However, questions have arisen over whether the arrangement of syndicated facilities, which most commonly involve only banks, will ensure the liquidity and risk diversification needed to meet demand for supply chain finance facilities in future.

This has drawn attention to the role that institutional investors such as hedge funds, pension funds and insurance companies could play in this market.
Betts points out that institutional investors are interested in SCF assets, but involving them in syndicated deals can prove challenging.

“If they come into a programme, they are likely to want a sizeable chunk – in the range of US$150mn or more on an ongoing basis – since this is an investment, not a relationship play,” he says. “The number of programmes where you have the ability to distribute that level of assets on a regular basis is relatively limited.”

He notes that many institutional investors are also restricted by charter to investing in rated securities, which is not the case with supply chain finance assets.

“Different investor classes have different requirements, and this calls for different structures. A retail bank may be satisfied by participating in a secondary market syndication that is structured similarly to the deal at origination,” adds Deutsche Bank’s Invernizzi.

“Other investor classes require more complex structures, which enable them to benefit from an enhanced return. There is a growing interest in this market from non-bank investors such as hedge funds and pension funds, which are not really set up to participate in syndicated financings.”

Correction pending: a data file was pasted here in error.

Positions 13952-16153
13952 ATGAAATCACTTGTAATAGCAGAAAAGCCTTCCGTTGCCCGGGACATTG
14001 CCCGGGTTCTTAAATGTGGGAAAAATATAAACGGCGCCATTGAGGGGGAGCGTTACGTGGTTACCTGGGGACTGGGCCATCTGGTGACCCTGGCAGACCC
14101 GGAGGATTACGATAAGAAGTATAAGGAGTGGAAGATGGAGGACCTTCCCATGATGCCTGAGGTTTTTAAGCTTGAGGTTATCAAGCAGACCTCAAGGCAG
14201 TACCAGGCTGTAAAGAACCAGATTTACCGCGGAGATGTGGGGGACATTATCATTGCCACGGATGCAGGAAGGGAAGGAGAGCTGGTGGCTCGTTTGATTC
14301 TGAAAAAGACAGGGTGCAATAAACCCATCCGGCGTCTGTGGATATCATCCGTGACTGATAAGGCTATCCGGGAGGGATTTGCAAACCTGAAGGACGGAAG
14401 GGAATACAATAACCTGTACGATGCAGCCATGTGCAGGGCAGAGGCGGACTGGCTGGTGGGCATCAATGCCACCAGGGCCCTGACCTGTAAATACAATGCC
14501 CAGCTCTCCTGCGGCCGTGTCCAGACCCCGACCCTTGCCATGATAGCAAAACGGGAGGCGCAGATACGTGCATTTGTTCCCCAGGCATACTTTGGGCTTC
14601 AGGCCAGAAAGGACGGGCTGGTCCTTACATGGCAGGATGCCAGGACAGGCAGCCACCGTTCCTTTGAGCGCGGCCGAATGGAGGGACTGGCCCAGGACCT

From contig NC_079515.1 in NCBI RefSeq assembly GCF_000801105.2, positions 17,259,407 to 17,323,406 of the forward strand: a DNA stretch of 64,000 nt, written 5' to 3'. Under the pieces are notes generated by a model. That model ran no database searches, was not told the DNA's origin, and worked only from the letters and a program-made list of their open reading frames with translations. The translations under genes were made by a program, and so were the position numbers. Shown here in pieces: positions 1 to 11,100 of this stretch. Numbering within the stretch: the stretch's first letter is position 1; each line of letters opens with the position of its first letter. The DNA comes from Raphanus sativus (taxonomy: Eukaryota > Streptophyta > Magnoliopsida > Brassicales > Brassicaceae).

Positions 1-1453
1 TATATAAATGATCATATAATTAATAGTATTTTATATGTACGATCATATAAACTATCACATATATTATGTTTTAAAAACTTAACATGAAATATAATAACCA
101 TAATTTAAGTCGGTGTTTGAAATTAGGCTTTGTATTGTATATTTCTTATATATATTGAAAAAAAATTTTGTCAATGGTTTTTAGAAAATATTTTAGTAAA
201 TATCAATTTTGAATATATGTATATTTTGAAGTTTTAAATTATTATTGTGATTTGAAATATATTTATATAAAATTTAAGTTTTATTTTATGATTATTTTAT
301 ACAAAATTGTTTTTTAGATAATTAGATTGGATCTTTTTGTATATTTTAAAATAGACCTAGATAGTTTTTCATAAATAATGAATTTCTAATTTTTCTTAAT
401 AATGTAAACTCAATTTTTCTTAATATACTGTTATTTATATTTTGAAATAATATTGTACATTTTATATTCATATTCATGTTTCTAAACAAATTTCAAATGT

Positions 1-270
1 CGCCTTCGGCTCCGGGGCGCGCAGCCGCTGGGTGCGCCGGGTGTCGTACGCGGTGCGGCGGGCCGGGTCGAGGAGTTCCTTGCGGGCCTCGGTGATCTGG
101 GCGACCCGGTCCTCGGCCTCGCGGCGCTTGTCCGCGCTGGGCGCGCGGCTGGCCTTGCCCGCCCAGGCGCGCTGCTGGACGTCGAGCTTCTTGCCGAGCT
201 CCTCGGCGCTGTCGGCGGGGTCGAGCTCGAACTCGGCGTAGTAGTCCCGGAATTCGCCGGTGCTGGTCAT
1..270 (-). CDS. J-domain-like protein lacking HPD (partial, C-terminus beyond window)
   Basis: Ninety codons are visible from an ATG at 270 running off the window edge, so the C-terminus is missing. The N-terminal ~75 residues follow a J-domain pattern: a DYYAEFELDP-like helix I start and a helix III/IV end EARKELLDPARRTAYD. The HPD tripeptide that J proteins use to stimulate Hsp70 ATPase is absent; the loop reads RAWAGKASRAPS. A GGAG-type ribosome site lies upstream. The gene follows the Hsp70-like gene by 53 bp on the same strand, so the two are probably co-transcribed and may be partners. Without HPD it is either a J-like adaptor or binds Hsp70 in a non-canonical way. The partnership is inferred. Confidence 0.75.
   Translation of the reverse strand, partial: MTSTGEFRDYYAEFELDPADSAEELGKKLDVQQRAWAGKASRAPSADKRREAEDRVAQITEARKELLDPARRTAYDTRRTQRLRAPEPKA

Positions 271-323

At Bank of America Merrill Lynch, Paul Johnson, director, senior product manager, global trade and supply chain products, believes that ensuring adequate liquidity is already becoming an issue in supply chain finance syndications.

For this reason, he is convinced that the securitisation of trade finance assets, which enable non-banks to get involved as investors, will become much more prominent in 2012.

“Given that syndication is primarily a bank-to-bank market, one way to tap into new investors is via securitisations,” he says. “We want to reach out to investors that are not regulated as banks and do not have to comply with Basel III. They have the capacity that many banks don’t have right now.”

Deutsche Bank, which completed a private placement of a securitisation of part of its trade finance portfolio in May 2011, also anticipates doing more securitisations in the future.